Kleptocracy Strikes Mongolia? Further Reply from Batbold’s Advisor

Faithful readers know that last December 8 GAB reported on a New York case alleging that while in office former Mongolian Prime Minister Sukhbaatar Batbold conspired with a South Korean couple to embezzle hundreds of millions of dollars from his government.  Brought by three Mongolian government agencies, the complaint seeks to prevent the sale of two New York condominiums the agencies say are registered in the couple’s name but beneficially owned by Batbold until a case in Mongolia is resolved. In that case, the three agencies plus the Metropolitan Prosecutor’s Office ask that Batbold, the Korean couple, and others compensate the government for the damages it suffered from their corrupt acts.

The December 8 post and a second one December 23 drew a considerable number of comments. About half said the charges were fabricated and half said it was about time Batbold was held accountable.  But none addressed the facts alleged. It was only on January 5 GAB received any substantive comment on the charges — in the form of a letter from Batbold advisor Batbayar Sh. He there denied Batbold had done anything wrong, asserted the Mongolian case was politically motivated, and asked that the posts be taken down. Although Batbayar claimed the two posts were riddled with errors, as GAB explained in its January 6 post reprinting his letter, he identified no inaccuracies in either the December 8 or December 23 post.

Batbayar has now sent a second letter. It again denies Batbold has done anything wrong and, unlike the earlier letter, adds some facts to back up the denial. The text of this second letter along with GAB’s comments on the points it raises follows.

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New Podcast Episode, Featuring Lola Adekanye

A new episode of KickBack: The Global Anticorruption Podcast is now available. In this week’s episode, my collaborators Nils Köbis and Christopher Starke interview Lola Adekanye, a Nigerian-American lawyer who currently leads the Business Integrity and Anti-Corruption Programs in Africa at the Center for International Private Enterprise (CIPE).

After discussing her own background and how she began working on anticorruption issues, Ms. Adekanye describes the work that CIPE does at the intersection of the private and public sector, including the advocacy of market-oriented reforms to drive up the cost of corruption and drive down the cost of compliance. More concretely, she describes some concrete anticorruption initiatives that CIPE has worked on, including the Ethics First initiative in Africa, which seeks to make due diligence screening and verification in Africa more feasible and effective. CIPE’s guidance to companies as to how to deal with bribery by firm employees emphasizes what Ms. Adekanye calls the the “three Rs”: (1) Giving firm employees clear and realistic instructions on how they should RESPOND to requests for bribes; (2) Ensuring that the compliance department RECORDs the bribe request and reports it to a higher level; and (3) REPORTING bribe requests to governments and business organizations, to provide a clearer picture of how bribery is distorting markets, lowering government revenue, and undermining government projects.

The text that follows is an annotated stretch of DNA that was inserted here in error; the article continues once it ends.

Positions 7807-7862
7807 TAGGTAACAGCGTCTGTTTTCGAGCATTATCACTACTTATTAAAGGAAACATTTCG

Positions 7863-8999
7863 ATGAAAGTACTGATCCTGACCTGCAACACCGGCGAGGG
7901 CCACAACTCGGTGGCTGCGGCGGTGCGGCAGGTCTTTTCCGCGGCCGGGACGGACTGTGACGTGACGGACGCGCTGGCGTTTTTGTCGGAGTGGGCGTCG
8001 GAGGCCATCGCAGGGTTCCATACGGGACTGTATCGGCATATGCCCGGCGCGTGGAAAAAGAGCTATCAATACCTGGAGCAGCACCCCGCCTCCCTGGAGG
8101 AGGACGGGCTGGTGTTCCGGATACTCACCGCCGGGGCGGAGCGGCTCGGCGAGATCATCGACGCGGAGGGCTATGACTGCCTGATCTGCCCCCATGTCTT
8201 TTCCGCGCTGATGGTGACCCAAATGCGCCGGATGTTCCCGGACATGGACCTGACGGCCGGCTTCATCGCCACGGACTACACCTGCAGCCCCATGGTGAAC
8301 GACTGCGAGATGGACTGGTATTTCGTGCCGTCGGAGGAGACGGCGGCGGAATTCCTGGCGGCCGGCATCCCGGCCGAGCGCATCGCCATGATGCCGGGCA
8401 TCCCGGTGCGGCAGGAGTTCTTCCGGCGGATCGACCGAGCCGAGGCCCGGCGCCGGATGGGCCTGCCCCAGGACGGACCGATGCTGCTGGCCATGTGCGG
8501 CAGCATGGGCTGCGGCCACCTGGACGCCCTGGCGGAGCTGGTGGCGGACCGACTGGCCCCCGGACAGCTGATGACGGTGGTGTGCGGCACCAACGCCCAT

You can find the episode here. You can also find this episode and an archive of prior episodes at the following locations:

KickBack is a collaborative effort between GAB and the ICRN. If you like it, please subscribe/follow, and tell all your friends! And if you have suggestions for voices you’d like to hear on the podcast, just send me a message and let me know.

The Significance of Mexico’s Upcoming Referendum on Lifting Former Presidents’ Immunity from Prosecution

Mexican President Andrés Manuel López Obrador (commonly known as AMLO) has repeatedly assailed Mexico’s former presidents as corrupt. However, despite his attacks, AMLO has said that he does not want to pursue criminal actions against his predecessors. Therefore, AMLO raised eyebrows this past September when he called for a referendum that asks citizens to vote on the question whether “the relevant authorities should, in accordance with the applicable laws and procedures, investigate and if appropriate punish, the presumed crimes committed by former presidents,” specifically naming former presidents Enrique Peña Nieto, Carlos Salinas de Gortari, Ernesto Zedillo, Vicente Fox, and Felipe Calderón. Opponents challenged the referendum as unconstitutional, on the grounds that Mexico’s Constitution prohibits popular consultations on matters involving guarantees like the presumption of innocence and due process. However, Mexico’s Supreme Court narrowly held, by a 6-5 vote, that the referendum would be constitutional, but voted 8-3 to modify it. The Court altered the language by deleting the reference to the ex-presidents and the phrase “presumed crimes” so that the referendum now reads: “Do you agree or not that the relevant authorities should, in accordance with the constitution and legal framework, undertake a process of clearing up political decisions taken in previous years by politicians, with an aim to guaranteeing justice and the rights of possible victims?” Mexico’s lower house of Congress approved the revised referendum and set the date of the vote for August 2021. AMLO, however, wants the referendum to be held in June 2021, during Mexico’s midterm elections.

Seizing on the vagueness of the referendum and AMLO’s hostility towards his predecessors, AMLO’s opponents have attacked him for attempting to undermine the judicial system and seek political revenge by having a public vote on whether to prosecute and convict former presidents. Other critics have argued the referendum, which is both vaguely worded and non-binding, will not have any real impact, and amounts to little more than political virtue signaling intended to boost AMLO’s party in the upcoming midterm elections.